(Toledo, OH) A person I know has made a decision to leave her spouse and children for another relationship. The details are unimportant, as similar stories have been told many times, and this person is unlikely to read these words.
I write, however, for those who might be on the fence, blinded by the infatuatory rush of a new love that hits the nervous system with a kick greater than any opiate.
I have screwed up more than a few things in life, but I have learned at least one thing from my mistakes: happiness can be achieved no matter where you are. It is an individual, conscious decision to find reasons to be glad for the day.
I had a perfect moment today while my children were splashing at a community pool. A red-bellied woodpecker landed about ten feet away, staring down at me from a nearby tree. The bird preened, looked about, and flew away about a half-minute later.
There was nothing particularly noteworthy about the event, and yet I knew that I had momentarily achieved that elusive state of kensho taught in Zen Buddhism.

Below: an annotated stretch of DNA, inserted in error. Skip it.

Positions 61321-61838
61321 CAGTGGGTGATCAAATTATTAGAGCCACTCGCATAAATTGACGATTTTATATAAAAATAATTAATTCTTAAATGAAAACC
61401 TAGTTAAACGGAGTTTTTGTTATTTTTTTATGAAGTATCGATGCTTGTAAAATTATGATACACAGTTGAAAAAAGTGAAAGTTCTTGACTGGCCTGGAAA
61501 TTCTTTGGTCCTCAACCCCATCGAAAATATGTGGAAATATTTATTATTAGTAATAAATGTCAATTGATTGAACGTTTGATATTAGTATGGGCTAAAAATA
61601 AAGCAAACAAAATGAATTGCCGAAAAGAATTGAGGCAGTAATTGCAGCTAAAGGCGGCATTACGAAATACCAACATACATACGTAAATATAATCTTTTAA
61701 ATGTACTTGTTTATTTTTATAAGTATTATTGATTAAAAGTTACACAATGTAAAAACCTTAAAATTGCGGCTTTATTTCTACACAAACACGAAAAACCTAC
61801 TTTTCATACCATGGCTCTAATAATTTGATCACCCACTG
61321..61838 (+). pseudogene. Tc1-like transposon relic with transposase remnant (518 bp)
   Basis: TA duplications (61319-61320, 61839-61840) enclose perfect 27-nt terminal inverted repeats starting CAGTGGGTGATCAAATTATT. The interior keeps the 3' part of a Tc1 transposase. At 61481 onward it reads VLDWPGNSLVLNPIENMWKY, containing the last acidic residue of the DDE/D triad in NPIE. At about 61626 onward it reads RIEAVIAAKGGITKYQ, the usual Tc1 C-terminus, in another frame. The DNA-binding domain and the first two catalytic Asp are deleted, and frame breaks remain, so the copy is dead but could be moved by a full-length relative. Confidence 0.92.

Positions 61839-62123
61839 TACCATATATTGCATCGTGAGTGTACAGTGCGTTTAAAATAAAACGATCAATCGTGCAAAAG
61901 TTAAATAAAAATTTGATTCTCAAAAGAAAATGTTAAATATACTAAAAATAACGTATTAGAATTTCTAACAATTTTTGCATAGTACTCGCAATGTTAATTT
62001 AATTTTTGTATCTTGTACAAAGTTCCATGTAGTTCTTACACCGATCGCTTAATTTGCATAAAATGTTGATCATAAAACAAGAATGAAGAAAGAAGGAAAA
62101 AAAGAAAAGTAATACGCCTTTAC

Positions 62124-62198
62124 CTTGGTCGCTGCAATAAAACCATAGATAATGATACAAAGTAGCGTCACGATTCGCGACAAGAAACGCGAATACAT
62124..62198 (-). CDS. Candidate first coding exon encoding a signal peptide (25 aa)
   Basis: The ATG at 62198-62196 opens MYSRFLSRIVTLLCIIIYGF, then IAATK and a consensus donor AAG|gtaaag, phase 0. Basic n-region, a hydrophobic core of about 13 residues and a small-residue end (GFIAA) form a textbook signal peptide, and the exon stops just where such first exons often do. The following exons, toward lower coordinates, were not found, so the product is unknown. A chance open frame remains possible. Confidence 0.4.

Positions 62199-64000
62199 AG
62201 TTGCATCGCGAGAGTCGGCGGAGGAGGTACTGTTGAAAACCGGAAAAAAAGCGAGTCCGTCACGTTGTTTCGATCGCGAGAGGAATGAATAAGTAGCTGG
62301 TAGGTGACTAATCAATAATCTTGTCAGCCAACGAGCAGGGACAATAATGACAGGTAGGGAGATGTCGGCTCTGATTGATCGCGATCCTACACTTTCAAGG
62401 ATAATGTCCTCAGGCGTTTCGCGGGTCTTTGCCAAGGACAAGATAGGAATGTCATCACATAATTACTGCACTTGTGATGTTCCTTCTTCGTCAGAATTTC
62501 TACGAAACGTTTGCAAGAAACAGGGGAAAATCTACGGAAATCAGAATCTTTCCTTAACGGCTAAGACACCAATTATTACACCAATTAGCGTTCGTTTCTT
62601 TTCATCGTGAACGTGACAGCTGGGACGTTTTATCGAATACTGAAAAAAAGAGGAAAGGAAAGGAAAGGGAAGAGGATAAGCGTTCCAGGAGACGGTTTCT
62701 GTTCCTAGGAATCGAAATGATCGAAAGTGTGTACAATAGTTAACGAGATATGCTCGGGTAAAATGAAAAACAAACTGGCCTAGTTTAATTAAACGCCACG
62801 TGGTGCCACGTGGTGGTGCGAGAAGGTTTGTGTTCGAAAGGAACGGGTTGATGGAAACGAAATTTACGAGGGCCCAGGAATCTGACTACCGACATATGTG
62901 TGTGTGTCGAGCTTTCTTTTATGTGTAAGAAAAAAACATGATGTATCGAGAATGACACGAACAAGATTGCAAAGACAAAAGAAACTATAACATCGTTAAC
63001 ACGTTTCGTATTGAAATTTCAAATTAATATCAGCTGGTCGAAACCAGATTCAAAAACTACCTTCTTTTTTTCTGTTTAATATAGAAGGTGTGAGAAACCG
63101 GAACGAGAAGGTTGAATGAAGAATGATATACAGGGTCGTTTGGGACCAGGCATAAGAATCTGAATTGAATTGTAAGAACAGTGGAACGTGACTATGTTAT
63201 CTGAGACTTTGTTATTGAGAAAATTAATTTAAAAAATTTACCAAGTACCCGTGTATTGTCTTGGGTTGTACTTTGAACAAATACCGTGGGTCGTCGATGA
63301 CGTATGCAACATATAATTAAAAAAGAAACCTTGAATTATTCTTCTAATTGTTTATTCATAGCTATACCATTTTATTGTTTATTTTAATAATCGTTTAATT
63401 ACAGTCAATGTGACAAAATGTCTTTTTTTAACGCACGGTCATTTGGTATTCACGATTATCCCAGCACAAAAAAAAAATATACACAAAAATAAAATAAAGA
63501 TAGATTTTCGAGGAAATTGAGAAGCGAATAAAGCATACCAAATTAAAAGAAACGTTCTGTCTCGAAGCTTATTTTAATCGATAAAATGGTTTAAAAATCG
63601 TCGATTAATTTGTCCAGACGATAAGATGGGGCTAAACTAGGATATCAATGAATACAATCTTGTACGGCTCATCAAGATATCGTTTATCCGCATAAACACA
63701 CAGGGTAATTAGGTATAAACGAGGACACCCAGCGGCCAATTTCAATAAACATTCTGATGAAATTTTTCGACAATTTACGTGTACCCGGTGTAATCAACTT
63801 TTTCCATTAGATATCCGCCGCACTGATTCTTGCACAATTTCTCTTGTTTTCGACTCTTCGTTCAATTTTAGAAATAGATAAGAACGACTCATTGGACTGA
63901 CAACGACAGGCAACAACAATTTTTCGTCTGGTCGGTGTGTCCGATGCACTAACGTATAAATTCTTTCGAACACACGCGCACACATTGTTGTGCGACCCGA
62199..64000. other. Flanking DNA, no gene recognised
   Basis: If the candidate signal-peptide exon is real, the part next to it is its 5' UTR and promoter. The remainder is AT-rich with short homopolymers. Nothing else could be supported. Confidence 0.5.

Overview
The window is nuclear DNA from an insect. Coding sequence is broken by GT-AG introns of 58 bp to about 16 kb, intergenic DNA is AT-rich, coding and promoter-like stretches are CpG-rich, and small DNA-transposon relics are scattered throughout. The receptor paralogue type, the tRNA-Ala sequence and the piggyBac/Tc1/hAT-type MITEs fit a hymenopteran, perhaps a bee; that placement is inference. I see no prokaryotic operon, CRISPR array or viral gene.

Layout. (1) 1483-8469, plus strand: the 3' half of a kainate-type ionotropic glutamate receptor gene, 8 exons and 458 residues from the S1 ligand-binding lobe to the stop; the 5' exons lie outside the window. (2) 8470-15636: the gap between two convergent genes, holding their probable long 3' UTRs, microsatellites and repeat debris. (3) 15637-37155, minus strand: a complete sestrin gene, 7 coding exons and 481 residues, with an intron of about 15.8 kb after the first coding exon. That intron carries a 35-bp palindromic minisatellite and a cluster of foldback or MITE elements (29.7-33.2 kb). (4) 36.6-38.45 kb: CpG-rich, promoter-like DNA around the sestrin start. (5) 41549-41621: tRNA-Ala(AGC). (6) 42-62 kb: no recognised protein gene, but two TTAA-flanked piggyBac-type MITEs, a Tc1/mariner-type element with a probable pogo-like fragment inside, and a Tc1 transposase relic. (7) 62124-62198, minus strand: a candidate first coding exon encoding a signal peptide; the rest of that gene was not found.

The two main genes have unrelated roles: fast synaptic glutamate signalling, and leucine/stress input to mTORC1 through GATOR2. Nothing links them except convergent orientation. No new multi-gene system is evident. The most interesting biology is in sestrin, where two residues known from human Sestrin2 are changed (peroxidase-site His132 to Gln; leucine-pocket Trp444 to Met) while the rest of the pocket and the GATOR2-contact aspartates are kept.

Perhaps if you invested an equivalent amount of time and effort in your current relationship you might find that life with your significant other is not such a burden. Better still, look for the redeeming qualities in your relationship instead of dwelling on petty faults.
For one moment, consider the fact that your decision to end a relationship may have long-reaching consequences that affect many other people. Can you honestly say that any children in the picture will benefit from a divorce or separation? If not, your decision might be selfish in nature, and maybe you might want to think about putting other people first.
I know that there are some abusive people on the planet, and I am not advocating that people should be forced to stay in a situation that is dangerous or unhealthy.
Such scenes, however, are not the norm, and most of us know at least one relationship that broke down because one (or both) parties became so self-absorbed that the union collapsed under the weight of inflated egos.
Remember: the relationship is not always about you. When is the last time you gave your spouse a back rub, or cooked a favorite meal for that person? When did you last walk up and whisper in your lover's ear: "I think you are REALLY sexy today!"
Finally, consider that kindness extended to others without expectation of reward can be a path to happiness itself, and that taking steps to improve the lives of others is the mark of the divine.